In the latest Rajar quarterly figures, 447,000 more people listened to commercial radio each week than BBC stations in the last quarter of 2017.
This makes a full year in which commercial radio has been ahead of the BBC, consolidating its lead.
However, the numbers show a steadily narrowing gap when compared with commercial radio’s advantage of 706,000 people in the third quarter, and 936,000 in the second quarter.
Commercial radio’s growth has been partly thanks to the proliferation of digital radio stations and the growth in digital listening, Radiocentre chief executive Siobhan Kenny noted.
Overall, 49.9% of all radio listening is now done via digital.
While for BBC, digital listening is still less than half of all radio listening at 48.3%, it has overtaken AM/FM as a platform for commercial radio and now accounts for 51.3%.
Within the growth of digital, Kenny said, is a more interesting trend. More people have started to listen to radio via online and apps, a category that has been steadily growing and is now at 8.5% of all radio listening, up from 7.4% in the same period last year.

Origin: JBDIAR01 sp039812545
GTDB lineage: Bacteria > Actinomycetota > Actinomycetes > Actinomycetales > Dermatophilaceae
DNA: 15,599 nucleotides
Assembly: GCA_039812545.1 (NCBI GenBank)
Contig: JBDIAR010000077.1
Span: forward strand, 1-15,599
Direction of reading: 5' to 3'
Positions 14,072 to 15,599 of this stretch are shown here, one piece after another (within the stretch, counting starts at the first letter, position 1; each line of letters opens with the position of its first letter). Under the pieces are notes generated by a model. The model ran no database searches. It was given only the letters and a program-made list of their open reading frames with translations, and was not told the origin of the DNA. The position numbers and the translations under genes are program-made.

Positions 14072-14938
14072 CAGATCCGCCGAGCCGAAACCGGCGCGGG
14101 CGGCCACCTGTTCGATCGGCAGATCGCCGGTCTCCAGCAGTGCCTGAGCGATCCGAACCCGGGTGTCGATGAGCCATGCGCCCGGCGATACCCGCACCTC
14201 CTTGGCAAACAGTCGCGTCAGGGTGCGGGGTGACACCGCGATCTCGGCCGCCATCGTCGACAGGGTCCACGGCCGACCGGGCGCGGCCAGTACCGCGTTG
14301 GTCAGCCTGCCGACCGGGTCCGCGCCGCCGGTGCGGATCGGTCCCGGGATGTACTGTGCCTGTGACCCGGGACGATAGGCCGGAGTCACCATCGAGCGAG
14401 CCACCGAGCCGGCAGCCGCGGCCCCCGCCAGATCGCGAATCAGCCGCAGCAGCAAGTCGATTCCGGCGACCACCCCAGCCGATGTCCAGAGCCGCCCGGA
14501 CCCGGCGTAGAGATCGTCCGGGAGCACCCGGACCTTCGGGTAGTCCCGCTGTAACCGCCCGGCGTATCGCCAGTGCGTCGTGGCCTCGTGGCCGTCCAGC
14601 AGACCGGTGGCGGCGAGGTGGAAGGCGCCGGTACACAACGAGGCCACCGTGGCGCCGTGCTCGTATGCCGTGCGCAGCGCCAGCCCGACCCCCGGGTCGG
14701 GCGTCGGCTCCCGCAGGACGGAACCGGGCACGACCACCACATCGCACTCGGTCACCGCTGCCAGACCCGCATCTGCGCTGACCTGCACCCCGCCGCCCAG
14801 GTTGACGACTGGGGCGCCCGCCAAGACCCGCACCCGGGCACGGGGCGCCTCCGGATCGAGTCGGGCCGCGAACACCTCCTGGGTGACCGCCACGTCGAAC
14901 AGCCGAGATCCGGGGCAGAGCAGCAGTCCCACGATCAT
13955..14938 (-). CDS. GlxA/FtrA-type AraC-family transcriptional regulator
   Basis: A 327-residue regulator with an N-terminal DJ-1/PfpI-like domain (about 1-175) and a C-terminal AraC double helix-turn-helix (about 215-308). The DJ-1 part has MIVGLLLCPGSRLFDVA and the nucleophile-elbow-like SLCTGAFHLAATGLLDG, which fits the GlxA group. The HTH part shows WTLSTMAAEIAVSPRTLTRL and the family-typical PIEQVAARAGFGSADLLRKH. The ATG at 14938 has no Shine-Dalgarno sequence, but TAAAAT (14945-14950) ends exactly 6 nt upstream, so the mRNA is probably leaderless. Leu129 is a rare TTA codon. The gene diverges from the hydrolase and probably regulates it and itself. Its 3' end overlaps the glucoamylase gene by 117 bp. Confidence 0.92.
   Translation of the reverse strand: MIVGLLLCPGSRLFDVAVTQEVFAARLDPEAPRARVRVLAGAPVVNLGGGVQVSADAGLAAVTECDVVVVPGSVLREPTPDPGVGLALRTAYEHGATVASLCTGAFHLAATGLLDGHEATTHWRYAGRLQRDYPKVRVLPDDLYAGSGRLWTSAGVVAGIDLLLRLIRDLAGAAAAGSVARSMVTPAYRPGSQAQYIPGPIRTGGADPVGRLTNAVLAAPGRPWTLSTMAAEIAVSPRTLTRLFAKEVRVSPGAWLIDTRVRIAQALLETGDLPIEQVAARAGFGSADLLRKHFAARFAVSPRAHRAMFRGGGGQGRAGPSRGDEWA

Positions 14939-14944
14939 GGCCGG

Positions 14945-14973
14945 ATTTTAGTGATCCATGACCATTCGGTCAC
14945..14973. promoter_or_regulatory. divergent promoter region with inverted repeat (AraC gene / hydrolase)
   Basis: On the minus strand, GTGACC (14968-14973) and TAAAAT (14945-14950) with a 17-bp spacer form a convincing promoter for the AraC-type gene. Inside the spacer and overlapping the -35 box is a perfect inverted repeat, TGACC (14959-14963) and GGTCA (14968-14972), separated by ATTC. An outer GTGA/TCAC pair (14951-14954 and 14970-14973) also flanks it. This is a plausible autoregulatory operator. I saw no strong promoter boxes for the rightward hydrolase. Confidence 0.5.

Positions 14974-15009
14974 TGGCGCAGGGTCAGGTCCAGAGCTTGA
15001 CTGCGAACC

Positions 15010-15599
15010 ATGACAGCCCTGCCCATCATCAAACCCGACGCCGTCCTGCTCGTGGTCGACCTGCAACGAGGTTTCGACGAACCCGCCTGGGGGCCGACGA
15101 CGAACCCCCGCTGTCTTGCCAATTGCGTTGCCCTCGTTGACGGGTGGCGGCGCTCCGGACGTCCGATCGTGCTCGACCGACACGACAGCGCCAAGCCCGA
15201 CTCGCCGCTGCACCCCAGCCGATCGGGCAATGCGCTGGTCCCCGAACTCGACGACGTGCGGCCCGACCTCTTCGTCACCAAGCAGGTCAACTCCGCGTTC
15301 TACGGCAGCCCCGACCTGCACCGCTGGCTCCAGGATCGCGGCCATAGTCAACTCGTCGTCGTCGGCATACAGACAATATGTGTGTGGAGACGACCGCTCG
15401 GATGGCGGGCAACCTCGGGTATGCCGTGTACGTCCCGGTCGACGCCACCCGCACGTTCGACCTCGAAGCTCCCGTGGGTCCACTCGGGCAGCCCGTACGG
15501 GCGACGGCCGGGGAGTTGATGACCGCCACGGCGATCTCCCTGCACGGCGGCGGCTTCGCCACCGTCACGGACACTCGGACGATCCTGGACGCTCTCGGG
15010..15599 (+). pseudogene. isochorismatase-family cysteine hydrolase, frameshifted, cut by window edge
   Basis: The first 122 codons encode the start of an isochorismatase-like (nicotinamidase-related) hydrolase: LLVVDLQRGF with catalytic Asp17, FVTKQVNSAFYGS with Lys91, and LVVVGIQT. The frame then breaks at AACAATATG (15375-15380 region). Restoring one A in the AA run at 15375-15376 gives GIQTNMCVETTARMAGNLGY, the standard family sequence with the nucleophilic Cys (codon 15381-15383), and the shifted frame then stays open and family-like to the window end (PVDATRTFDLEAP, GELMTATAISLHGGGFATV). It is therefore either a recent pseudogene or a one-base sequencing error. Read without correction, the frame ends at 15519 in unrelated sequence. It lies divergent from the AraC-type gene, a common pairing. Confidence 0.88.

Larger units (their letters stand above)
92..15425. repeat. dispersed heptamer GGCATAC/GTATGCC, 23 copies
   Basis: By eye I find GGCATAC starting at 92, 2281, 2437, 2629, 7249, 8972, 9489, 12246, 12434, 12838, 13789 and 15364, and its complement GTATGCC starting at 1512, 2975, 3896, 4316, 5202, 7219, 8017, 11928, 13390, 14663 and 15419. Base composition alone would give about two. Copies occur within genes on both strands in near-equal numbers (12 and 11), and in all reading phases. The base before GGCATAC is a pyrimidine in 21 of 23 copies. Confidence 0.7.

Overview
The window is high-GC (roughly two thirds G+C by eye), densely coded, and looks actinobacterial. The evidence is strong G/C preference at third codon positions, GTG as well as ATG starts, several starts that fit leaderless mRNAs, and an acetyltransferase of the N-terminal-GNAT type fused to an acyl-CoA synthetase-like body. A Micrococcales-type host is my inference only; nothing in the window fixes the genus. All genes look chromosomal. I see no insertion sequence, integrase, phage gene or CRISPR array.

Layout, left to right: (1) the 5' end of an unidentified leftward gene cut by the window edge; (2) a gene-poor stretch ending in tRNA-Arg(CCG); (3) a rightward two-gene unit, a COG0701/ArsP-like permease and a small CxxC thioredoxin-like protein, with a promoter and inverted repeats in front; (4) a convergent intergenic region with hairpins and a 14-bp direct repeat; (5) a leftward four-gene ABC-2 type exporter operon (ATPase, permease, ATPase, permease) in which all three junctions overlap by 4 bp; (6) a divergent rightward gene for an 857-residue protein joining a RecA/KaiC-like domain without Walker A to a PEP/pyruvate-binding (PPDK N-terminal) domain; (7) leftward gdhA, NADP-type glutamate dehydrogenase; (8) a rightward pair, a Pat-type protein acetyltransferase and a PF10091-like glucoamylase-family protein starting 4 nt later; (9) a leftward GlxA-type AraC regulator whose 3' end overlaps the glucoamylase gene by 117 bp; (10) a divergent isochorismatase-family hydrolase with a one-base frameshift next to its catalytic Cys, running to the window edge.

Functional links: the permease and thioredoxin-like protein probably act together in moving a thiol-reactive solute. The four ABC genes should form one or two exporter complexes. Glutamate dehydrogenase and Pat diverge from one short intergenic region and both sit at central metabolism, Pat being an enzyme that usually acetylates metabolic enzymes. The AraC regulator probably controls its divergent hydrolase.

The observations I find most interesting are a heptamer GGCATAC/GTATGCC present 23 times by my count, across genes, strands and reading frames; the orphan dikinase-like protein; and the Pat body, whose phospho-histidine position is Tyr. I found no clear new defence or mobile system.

"This, we believe, is due to the growth of voice activation. While small, it is responsible for some of that growth in digital and it’s measured in the online/app category," Kenny says. "We were worried that devices like the Amazon Echo or Google Home would displace radio, but instead, we’ve found that 70% of Echo device owners were using it to listen to radio."
In the fourth quarter, 35.46 million people listened to commercial radio stations each week, a very slight decrease of 0.3% from the third quarter which drew 35.56 million people to radio weekly. The number is still up 1.4% year-on-year on the same period in 2016.
National commercial stations attracted 20.25 million and local commercial ones, 26.53 million.
In the final quarter of 2017, 35.02 million people tuned into to BBC stations with national BBC stations reaching 32.24 million each week. Local and regional BBC stations reached 8.3 million people.
BBC’s listenership has dropped slightly (-0.5%) from the last quarter of 2016 when its stations drew 35.2 million people per week.
In the final quarter, the BBC’s share of listening was 52.8%, up from 52.1% in the third quarter. Commercial’s share was 44.2% down from 45.3% in the third quarter.